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5 ways the internet of things is already affecting you

Lynn Wright / 15 July 2016

The internet of things is already having a big impact on your life – even if you’re not be fully aware of it. Here’s how it affects your everyday life.

A screen for turning on the lights when the car approaches the house

The internet of things (IoT) may sound like it belongs in a sci-fi movie, but it’s already here and impacting our daily lives. But what is the IoT? In essence, electronic devices and home appliances are becoming ‘smart’ – using computer chips and wireless technologies to connect and talk to other devices including smartphone and computers over the internet.

What is the internet of things?

Internet of things in the home

A smart home that’s energy efficient and makes life easier is often the first thing most people think of when considering a future shaped by the IoT. While we’re not yet at the point where our fridges can order a new carton of milk, the impact of the IoT is already evident in our home.

Smart TVs, games consoles, energy meters and home security systems already have the ability to be remotely controlled over the internet. British Gas’s Hive system has an intelligent thermostat that lets you remotely control your home’s heating and hot water from anywhere using an app on your smartphone, tablet or laptop. It works with your existing heating system and as you’re only heating your home when needed, you could save up to £150 per year on your energy bills. Home automation systems, such as Apple’s HomeKit, let you remotely control connected appliances and gadgets around your home, such as turning on the lights before you arrive home or locking and unlocking electronically smart doors.

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Internet of things and health

When it comes to health, the potential of the IoT is far reaching. We already enjoy the benefits of wearable IoT health devices, such as activity trackers from likes of Fitbit and Jawbone, as well as the Apple Watch. These devices can record the steps we’ve taken, calculate the distance walked, calories burnt, and measure how long and hard we exercise – then transmit all this information to an app on our smartphone or tablet. Other smart wearable gadgets can track even more, including sleeping patterns and heart rate.

IoT connectivity is also helping to provide care for babies and the elderly. This includes smart baby sleepsuits that record sleeping patterns and temperatures, as well as care systems that allow you to remotely monitor an elderly loved-one’s health and activities with alerts should they leave their home at odd hours.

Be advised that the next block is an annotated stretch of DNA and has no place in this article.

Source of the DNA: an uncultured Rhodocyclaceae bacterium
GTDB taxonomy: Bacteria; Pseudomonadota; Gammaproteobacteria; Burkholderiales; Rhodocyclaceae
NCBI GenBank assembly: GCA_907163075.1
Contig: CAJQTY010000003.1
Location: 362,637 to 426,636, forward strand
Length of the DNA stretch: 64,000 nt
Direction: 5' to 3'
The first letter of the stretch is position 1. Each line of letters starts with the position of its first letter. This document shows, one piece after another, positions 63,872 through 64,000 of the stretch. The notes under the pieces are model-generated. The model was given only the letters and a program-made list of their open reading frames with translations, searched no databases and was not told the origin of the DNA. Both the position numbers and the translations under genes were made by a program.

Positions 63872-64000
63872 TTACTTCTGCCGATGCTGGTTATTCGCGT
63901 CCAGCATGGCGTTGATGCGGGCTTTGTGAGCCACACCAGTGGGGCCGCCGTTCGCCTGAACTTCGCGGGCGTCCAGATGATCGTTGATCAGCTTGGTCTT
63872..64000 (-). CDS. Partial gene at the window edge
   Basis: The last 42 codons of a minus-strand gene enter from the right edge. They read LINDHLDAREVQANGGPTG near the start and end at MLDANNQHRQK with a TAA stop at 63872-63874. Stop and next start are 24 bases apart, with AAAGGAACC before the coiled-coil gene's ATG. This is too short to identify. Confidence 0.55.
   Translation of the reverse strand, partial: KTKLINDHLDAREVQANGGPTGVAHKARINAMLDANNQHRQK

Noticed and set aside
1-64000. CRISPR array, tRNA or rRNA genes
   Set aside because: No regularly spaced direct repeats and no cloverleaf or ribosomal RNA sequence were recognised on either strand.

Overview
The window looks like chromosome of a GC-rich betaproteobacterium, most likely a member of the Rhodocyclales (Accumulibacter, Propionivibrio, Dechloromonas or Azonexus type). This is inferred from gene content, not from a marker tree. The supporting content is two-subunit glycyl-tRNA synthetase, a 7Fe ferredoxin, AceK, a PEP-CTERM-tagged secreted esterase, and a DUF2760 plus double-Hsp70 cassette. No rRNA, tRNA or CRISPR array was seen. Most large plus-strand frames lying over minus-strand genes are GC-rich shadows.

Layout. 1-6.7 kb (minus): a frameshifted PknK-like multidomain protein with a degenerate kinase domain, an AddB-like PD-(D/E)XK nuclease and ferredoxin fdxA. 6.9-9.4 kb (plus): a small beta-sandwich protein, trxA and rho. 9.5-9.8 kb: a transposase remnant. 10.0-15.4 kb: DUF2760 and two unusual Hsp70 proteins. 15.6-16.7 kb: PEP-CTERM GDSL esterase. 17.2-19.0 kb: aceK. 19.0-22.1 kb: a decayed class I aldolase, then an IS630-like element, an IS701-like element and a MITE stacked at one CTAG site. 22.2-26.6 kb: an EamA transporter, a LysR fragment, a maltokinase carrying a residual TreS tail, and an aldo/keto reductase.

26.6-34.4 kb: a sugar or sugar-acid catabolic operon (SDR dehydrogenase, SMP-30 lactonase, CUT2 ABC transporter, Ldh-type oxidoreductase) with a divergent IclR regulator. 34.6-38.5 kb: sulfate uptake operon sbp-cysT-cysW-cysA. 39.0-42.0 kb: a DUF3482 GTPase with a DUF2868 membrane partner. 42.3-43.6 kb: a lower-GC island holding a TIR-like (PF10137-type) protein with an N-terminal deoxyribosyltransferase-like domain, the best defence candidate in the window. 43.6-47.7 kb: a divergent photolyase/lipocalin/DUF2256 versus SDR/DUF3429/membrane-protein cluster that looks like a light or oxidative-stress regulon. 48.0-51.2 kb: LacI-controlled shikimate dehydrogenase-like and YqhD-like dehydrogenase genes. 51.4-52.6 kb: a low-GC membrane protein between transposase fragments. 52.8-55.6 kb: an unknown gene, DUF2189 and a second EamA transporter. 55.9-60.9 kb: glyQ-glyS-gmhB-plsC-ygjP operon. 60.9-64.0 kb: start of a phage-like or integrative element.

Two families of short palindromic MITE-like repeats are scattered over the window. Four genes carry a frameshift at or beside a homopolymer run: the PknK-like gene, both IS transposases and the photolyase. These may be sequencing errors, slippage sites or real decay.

Driving and the internet of things

The IoT is set to fundamentally change the way we drive, making journeys safer and less stressful. For example, road sensors will communicate directly to car dashboards about unsafe driving conditions. But even today, smart cars monitor real-time traffic using connected sat-nav systems to reroute around congestion. Other car sensors with connected apps can monitor engine performance, diagnose problems, find parking places and even call for help in a crash. Smart cars will become ever more connected and soon-to-launch driverless cars from companies such as Google are set to change the daily commute forever.

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The internet of things and the environment

The IoT is helping us monitor and reduce our environmental impact, from smart meters that help us use less energy at home to smart bins in our streets that send out an alert when they’re full, so collections are only made when necessary. IoT connectivity is also evident with sensors that detect water levels in our rivers to prevent flooding and sensors that monitor sewage to avoid it being dumped in the sea.

Shopping and the internet of things

The IoT has already begun to change the way we shop, with some retailers using Bluetooth signals from customers’ smartphones to track their journey through a store. Customers who have the retailer’s app on their smartphone can then be offered coupons and promotional material directly on their screens while they’re out shopping.

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The opinions expressed are those of the author and are not held by Saga unless specifically stated.

The material is for general information only and does not constitute investment, tax, legal, medical or other form of advice. You should not rely on this information to make (or refrain from making) any decisions. Always obtain independent, professional advice for your own particular situation.